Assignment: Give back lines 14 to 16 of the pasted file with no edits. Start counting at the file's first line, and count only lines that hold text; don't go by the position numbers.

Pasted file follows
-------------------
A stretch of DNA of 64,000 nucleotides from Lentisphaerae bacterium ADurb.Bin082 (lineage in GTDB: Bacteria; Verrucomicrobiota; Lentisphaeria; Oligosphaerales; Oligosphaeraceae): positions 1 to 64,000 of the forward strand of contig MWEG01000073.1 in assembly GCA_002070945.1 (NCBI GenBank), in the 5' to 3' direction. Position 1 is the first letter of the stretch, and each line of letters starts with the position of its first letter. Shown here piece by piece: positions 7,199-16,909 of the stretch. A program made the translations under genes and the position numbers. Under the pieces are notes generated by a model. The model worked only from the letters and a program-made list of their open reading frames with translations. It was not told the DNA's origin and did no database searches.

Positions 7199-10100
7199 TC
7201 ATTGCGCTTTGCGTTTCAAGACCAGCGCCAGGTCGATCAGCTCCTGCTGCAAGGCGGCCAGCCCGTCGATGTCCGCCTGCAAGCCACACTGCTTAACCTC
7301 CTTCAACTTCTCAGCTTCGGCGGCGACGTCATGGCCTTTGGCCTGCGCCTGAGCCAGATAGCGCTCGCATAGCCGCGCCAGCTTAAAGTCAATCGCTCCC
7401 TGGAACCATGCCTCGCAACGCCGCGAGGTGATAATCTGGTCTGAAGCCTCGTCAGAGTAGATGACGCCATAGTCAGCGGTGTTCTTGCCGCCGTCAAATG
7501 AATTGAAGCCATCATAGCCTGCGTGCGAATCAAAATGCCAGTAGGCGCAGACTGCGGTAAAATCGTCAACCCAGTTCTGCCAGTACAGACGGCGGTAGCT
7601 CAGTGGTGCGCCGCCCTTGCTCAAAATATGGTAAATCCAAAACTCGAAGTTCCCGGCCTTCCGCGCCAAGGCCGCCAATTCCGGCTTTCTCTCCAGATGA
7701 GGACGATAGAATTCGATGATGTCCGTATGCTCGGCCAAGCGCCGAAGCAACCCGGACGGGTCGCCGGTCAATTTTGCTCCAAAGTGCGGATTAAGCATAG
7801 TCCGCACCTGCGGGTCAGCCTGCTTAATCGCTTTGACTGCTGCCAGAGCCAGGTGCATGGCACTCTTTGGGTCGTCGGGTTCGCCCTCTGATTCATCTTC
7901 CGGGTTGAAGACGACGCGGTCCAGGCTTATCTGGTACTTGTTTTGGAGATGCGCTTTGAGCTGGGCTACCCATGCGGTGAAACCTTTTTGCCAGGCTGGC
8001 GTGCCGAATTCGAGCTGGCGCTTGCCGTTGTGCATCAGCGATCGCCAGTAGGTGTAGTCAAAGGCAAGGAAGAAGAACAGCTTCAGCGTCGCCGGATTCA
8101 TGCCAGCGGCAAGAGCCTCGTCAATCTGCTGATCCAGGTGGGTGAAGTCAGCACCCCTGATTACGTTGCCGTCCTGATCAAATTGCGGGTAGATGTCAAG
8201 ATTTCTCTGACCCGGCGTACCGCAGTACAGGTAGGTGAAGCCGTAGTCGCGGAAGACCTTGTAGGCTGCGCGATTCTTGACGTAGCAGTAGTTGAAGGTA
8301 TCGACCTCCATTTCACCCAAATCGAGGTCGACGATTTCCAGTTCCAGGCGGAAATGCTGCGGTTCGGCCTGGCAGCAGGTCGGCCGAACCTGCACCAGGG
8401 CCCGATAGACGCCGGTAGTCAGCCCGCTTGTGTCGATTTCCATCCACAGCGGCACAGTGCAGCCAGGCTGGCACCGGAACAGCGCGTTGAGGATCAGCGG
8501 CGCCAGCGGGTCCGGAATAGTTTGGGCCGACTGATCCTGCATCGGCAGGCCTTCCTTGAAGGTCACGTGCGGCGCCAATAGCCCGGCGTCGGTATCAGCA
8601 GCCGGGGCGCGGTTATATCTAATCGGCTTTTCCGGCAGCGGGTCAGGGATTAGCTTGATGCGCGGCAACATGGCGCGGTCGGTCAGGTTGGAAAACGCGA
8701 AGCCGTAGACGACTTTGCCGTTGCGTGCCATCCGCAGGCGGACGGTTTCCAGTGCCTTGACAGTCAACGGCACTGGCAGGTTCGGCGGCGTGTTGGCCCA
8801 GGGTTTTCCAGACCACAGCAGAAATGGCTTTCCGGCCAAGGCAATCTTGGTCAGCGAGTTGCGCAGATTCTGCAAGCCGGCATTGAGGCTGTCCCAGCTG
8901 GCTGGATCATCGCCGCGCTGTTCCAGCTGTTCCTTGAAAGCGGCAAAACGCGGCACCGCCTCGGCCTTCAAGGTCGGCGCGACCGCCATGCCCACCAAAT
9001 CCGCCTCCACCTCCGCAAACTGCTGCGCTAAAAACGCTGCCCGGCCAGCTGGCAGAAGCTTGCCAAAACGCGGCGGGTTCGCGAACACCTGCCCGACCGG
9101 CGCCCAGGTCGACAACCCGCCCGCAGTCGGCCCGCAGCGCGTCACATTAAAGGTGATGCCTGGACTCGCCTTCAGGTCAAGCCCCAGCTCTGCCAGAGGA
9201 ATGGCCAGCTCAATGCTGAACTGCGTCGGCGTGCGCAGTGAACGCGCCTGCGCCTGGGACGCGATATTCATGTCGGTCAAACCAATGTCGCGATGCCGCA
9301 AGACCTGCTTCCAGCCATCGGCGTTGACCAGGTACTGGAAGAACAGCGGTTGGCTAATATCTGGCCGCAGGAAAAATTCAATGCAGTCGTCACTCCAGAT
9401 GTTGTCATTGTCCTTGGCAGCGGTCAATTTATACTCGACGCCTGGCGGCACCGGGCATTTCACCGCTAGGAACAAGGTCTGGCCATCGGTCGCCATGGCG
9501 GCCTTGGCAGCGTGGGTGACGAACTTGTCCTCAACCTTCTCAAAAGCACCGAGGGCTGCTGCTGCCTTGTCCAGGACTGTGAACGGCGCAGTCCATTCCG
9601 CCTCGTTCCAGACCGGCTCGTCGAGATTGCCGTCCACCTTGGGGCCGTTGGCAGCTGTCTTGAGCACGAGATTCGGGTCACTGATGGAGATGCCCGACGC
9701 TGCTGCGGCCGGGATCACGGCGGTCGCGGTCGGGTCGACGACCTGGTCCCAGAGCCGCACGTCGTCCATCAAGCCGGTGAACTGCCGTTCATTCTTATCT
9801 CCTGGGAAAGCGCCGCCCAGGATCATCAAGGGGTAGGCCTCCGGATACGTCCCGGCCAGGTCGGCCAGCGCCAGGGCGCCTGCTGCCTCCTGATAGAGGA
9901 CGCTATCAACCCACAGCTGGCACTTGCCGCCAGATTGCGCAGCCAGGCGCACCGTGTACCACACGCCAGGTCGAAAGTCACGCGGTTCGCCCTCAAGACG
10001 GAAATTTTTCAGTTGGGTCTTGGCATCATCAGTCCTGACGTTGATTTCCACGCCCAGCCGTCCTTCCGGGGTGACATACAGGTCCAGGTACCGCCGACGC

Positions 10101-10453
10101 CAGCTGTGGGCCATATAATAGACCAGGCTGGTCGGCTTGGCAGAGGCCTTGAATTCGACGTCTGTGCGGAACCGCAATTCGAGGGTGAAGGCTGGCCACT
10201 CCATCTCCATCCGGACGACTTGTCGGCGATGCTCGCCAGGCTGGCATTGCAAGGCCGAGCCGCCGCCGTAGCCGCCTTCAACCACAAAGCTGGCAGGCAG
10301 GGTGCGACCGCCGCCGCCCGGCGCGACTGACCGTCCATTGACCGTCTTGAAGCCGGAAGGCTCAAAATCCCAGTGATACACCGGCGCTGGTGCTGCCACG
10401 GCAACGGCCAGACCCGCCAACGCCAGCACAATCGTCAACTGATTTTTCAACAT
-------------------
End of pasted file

8201 ATTTCTCTGACCCGGCGTACCGCAGTACAGGTAGGTGAAGCCGTAGTCGCGGAAGACCTTGTAGGCTGCGCGATTCTTGACGTAGCAGTAGTTGAAGGTA
8301 TCGACCTCCATTTCACCCAAATCGAGGTCGACGATTTCCAGTTCCAGGCGGAAATGCTGCGGTTCGGCCTGGCAGCAGGTCGGCCGAACCTGCACCAGGG
8401 CCCGATAGACGCCGGTAGTCAGCCCGCTTGTGTCGATTTCCATCCACAGCGGCACAGTGCAGCCAGGCTGGCACCGGAACAGCGCGTTGAGGATCAGCGG